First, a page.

GitLab Flavored Markdown (GLFM)

The abbreviation changed from GFM to GLFM in GitLab 14.10.

When you enter text in the GitLab UI, GitLab assumes the text is in the Markdown language. The text is rendered with a set of styles. These styles are called GitLab Flavored Markdown.

For example, in Markdown, an unordered list looks like this:

- Cat
- Dog
- Turtle

When this list is rendered, it looks like this:

  • Cat
  • Dog
  • Turtle

These styles are valid for GitLab only. The GitLab documentation website and the main GitLab website use Kramdown instead.

You should not view this page in the documentation, but instead view these styles as they appear on GitLab.

GitLab Flavored Markdown extends the CommonMark specification. It was inspired by GitHub Flavored Markdown.

Where you can use GitLab Flavored Markdown

You can use GitLab Flavored Markdown in the following areas:

  • Comments
  • Issues
  • Merge requests
  • Milestones
  • Snippets (the snippet must be named with a .md extension)
  • Wiki pages
  • Markdown documents inside repositories
  • Epics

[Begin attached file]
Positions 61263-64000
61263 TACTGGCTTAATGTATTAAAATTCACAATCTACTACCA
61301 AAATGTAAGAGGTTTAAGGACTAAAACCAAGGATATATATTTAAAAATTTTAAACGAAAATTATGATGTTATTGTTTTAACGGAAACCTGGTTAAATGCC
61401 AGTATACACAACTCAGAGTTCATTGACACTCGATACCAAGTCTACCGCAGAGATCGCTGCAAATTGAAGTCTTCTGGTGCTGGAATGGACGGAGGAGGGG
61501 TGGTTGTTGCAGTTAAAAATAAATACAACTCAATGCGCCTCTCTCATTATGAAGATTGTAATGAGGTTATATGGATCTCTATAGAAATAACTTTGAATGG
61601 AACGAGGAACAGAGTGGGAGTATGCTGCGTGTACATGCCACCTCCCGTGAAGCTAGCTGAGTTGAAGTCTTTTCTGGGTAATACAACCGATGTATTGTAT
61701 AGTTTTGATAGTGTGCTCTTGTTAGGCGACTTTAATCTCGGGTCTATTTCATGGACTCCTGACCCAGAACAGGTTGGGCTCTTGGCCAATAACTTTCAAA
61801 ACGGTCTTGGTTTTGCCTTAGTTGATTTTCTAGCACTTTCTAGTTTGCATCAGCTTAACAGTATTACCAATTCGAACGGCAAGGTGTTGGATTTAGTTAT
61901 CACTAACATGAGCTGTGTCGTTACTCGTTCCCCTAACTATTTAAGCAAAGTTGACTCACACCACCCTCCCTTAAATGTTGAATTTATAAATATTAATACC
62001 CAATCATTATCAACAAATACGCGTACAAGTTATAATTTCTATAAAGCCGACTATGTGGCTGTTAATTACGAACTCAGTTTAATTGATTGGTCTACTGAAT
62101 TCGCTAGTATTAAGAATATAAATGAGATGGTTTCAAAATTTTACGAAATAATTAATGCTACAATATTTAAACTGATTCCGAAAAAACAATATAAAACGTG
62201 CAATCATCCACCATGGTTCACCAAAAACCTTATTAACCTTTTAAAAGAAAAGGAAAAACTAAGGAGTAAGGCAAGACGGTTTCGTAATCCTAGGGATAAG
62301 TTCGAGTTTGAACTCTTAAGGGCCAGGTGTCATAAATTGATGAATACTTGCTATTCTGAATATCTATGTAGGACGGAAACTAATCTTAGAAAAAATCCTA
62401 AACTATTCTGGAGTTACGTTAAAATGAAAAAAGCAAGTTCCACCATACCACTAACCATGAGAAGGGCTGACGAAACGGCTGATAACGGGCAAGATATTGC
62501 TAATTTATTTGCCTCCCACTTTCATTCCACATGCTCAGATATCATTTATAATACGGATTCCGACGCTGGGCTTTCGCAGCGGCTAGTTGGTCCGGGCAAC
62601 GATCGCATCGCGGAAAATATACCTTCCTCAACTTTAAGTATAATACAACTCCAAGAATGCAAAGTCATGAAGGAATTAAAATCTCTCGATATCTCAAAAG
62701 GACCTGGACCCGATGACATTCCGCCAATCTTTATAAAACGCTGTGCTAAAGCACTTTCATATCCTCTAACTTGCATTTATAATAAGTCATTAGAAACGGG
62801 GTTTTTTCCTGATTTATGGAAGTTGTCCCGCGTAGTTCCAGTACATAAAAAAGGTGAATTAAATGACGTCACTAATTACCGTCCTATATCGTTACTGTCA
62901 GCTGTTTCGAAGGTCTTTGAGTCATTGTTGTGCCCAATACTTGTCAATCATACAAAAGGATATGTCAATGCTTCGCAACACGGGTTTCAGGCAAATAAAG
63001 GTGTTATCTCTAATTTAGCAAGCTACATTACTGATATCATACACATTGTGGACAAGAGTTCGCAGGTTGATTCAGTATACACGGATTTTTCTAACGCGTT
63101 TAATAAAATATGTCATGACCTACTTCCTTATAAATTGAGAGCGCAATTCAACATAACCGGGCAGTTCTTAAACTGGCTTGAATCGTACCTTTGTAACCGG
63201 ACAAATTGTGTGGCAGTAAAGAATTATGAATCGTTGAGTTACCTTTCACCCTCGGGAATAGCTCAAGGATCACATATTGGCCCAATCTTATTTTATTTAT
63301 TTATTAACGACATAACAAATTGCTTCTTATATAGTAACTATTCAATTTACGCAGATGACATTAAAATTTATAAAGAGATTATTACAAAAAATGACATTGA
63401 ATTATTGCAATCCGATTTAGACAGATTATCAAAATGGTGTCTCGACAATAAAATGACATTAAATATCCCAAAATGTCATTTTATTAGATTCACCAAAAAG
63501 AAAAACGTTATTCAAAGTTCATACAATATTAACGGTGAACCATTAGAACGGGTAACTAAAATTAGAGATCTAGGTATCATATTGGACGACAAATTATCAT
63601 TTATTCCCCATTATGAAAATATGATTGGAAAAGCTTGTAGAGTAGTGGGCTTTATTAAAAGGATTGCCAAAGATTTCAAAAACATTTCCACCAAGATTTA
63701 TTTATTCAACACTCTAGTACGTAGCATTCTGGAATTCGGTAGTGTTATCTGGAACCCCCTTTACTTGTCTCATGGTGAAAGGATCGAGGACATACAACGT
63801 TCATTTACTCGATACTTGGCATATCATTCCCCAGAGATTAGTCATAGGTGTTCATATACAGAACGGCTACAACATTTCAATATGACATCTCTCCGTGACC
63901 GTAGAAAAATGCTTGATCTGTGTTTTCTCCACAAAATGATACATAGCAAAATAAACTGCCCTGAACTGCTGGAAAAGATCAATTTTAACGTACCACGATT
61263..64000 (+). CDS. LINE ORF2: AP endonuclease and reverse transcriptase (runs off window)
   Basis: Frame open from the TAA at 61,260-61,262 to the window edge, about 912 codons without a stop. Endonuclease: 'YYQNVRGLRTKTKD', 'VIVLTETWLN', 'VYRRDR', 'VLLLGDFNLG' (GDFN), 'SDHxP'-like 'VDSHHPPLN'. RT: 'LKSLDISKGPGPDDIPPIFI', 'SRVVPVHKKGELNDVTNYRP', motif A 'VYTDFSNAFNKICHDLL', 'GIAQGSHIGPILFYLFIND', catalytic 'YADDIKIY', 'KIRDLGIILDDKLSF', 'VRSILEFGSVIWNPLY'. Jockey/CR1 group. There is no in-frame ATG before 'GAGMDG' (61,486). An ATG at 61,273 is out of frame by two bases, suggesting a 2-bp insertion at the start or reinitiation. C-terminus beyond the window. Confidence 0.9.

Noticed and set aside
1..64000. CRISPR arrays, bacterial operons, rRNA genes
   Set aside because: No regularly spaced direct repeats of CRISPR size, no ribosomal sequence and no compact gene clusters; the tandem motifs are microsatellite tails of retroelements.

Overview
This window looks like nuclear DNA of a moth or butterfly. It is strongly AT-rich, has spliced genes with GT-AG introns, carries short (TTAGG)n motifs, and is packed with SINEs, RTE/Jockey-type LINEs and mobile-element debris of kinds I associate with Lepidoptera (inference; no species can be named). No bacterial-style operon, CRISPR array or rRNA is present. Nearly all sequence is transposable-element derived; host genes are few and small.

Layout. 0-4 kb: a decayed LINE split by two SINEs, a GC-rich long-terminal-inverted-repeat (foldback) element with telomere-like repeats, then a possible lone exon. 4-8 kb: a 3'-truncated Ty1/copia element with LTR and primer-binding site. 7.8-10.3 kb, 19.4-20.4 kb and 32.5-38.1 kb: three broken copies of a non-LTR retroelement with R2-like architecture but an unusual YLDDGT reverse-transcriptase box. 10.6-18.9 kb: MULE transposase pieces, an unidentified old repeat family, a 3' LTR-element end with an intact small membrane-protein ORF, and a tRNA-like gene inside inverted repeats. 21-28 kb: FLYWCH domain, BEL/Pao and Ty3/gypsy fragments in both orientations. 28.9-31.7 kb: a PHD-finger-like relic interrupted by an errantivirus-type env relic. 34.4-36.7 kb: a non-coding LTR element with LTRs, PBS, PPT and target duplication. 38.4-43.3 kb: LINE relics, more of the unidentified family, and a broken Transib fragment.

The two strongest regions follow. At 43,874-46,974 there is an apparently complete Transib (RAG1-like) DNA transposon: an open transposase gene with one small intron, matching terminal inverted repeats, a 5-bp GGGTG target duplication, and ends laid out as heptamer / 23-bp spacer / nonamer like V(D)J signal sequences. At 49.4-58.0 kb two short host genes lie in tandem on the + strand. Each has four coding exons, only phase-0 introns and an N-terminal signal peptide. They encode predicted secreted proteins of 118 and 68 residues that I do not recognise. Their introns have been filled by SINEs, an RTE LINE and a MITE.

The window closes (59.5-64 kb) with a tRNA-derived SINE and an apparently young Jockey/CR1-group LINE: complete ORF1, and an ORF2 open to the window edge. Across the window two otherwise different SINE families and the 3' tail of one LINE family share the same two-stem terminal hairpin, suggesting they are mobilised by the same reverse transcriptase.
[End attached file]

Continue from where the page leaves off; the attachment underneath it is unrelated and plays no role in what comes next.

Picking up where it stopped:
You can also use other rich text files in GitLab. You might have to install a dependency to do so. For more information, see the gitlab-markup gem project.

Differences between GitLab Flavored Markdown and standard Markdown

GitLab uses standard CommonMark formatting. However, GitLab Flavored Markdown extends standard Markdown with features made specifically for GitLab.

Features not found in standard Markdown:

Features extended from standard Markdown:

Standard Markdown Extended Markdown in GitLab
blockquotes multi-line blockquotes
code blocks colored code and syntax highlighting
emphasis multiple underscores in words
headers linkable Header IDs
images embedded videos and audio
line breaks more line break control
links automatically linking URLs

Features not found in standard Markdown

The following features are not found in standard Markdown.

Colors

View this topic in GitLab.

You can write a color in the formats: HEX, RGB, or HSL.

  • HEX: `#RGB[A]` or `#RRGGBB[AA]`
  • RGB: `RGB[A](R, G, B[, A])`
  • HSL: `HSL[A](H, S, L[, A])`

Named colors are not supported.

Colors in backticks are followed by a color indicator:

- `#F00`
- `#F00A`
- `#FF0000`
- `#FF0000AA`
- `RGB(0,255,0)`
- `RGB(0%,100%,0%)`
- `RGBA(0,255,0,0.3)`
- `HSL(540,70%,50%)`
- `HSLA(540,70%,50%,0.3)`
  • #F00
  • #F00A
  • #FF0000
  • #FF0000AA
  • RGB(0,255,0)
  • RGB(0%,100%,0%)
  • RGBA(0,255,0,0.3)